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Final results: Summary results | Town resultsThe BasicsThe New Hampshire primary is a mainstay in American electoral politics. Every four years, voters gather to help determine the Republican and/or Democratic nominee for President. While the state only has 12 electoral votes in 2012 (normally it’s 24, but the Republican National Committee penalized the state party for moving up the event date), the primary’s position as one of the earliest contests gives the state out-sized influence over the nomination process.Only the Iowa caucuses come before New Hampshire’s primary. Traditionally, New Hampshire’s broad-based primary contest has been seen as a counter-weight to Iowa’s more drawn-out caucus process, which tends to draw a smaller core of party faithful. In the case of the 2012 Republican race, New Hampshire’s electorate is seen to represent the more libertarian-leaning, fiscally conservative wing of the party, while Iowa voters are seen as representing the socially conservative wing of the GOP base.N.H. Primary summary provided by StateImpact - NH reporter, Amanda Loder

Long Obama Ad Running in NH

New Hampshire is one of seven swing states targeted by a new two-minute television ad launched by the Obama campaign.

The ad, which began running Thursday, is titled, ‘Table.” It features a seated Obama speaking directly to the camera. The ad opens with Obama reminding voters that the country was at war with Iraq and losing 800,000 jobs a month when he took office.

He then warns potential voters that his Republican challenger Mitt Romney would reinstitute economic policies that many experts blame for the recession inherited by the Obama administration almost four years ago.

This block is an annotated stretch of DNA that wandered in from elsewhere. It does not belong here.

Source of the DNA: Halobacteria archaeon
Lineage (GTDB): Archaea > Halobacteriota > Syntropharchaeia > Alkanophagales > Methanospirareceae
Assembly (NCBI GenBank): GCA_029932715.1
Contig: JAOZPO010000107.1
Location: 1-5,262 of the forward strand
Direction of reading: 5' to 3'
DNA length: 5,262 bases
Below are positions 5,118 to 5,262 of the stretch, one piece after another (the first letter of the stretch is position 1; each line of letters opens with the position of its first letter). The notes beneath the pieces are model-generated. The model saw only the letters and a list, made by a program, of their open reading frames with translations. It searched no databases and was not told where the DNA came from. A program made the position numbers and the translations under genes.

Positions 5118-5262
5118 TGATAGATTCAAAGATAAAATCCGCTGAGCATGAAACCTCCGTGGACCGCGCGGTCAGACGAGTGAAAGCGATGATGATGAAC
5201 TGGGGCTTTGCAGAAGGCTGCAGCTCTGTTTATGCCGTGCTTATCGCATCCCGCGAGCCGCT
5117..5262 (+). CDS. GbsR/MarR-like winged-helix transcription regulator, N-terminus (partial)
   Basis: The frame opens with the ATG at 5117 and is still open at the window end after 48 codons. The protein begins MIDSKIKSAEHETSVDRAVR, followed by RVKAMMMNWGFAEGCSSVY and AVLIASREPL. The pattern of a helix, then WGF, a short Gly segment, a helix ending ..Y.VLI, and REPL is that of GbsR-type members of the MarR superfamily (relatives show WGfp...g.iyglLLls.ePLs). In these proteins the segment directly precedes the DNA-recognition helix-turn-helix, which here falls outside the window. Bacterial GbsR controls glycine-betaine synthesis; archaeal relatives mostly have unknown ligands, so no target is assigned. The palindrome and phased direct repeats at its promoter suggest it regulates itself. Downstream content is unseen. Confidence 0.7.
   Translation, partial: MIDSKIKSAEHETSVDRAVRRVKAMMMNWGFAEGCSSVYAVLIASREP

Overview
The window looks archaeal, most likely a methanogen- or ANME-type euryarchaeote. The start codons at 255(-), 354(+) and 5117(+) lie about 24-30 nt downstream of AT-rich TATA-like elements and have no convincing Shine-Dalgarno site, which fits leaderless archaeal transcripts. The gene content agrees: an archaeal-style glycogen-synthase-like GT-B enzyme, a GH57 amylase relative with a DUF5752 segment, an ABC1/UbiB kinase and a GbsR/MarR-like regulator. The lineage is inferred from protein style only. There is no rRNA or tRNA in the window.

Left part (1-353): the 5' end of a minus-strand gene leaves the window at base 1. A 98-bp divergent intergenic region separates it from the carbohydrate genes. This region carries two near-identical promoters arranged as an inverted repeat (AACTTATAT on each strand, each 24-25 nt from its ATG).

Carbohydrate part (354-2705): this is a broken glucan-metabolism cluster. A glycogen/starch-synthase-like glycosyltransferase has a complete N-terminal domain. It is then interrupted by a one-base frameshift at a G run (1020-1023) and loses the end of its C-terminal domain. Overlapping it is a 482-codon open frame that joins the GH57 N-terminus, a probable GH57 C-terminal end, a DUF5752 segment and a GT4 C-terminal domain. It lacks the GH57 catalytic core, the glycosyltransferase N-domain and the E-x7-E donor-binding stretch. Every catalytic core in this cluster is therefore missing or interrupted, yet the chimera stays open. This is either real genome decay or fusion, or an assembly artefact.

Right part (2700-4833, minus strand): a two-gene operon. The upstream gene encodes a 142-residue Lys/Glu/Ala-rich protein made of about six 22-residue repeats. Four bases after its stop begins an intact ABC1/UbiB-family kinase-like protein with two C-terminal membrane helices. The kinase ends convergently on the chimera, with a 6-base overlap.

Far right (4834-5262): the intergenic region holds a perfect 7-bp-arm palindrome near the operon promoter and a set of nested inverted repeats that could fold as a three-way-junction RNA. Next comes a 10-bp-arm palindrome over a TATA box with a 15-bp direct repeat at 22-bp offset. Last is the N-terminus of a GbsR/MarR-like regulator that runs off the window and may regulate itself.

"Now, Governor Romney believes that with that even bigger tax cuts for the wealthy and fewer regulations on Wall Street all of us will prosper. In other words he’d double down on the same trickle down policies that led to the crisis in the first place."

The bulk of the ad describes a four-part plan the president says will "get folks back to work and make the middle class secure again."

That plan includes creating a million new manufacturing jobs; increasing investment in alternative-energy sources to reduce reliance on imported oil; and providing 2 million Americans with job training.

The president also promises to cut the budget deficit by four trillion dollars over the next decade by redirecting the savings from the withdrawal of troops in Afghanistan and by asking "the wealthy to pay a little more."

The new ad, which will also run Colorado, Florida, Iowa, Nevada, Ohio and Virginia, is unusually long for this stage of the campaign. Candidates typically save longer, more-detailed pitches until much closer to the election in a last-ditch effort to reach undecided voters.

"Table" hit the airwaves one day after Romney released his own direct-to-camera appeal, a one-minute spot aimed at reversing the fall out from his recent comment that 47 percent of Americans are dependent on government.

Romney said that while both candidates shared concerns about the unemployed and struggling middle-class families, his plan "will make things better for them."

"My plan will create 12 million new jobs over the next four years — helping lift families out of poverty and strengthening the middle class.

The Obama campaign's latest 30-second ads have used Romney's 47-percent comments, captured at a Boca Raton, Fla, fundraiser in June, to draw the distinction between the candidates. "Table," on the other hand, is clearly an effort to maximize Obama's "likeability" advantage over Romney, while capitalizing on the Republican candidate's failure to generate enthusiasm for his economic plan.

On Thursday, a new poll of likely voters by NBC News/Wall Street Journal/Marist put Obama ahead of Romney, 51 percent to 44 percent, in New Hampshire.

More voters in the Granite State also said Obama would do a better job of handling the economy, by a 49 percent-46 percent margin. That's a reversal from a June poll of likely voters that favored Romney on the economy.

With less than a week to go before the first presidential debate, "Table" combines the president's strength as a communicator with his campaign's confidence that Romney's appeal to the average American will continue to wane.

The ad closes with Obama calling for "a new economic patriotism, rooted in the belief that growing our economy begins with a strong, thriving middle class. Read my plan. Compare it to Governor Romney’s and decide for yourself. Thanks for listening."

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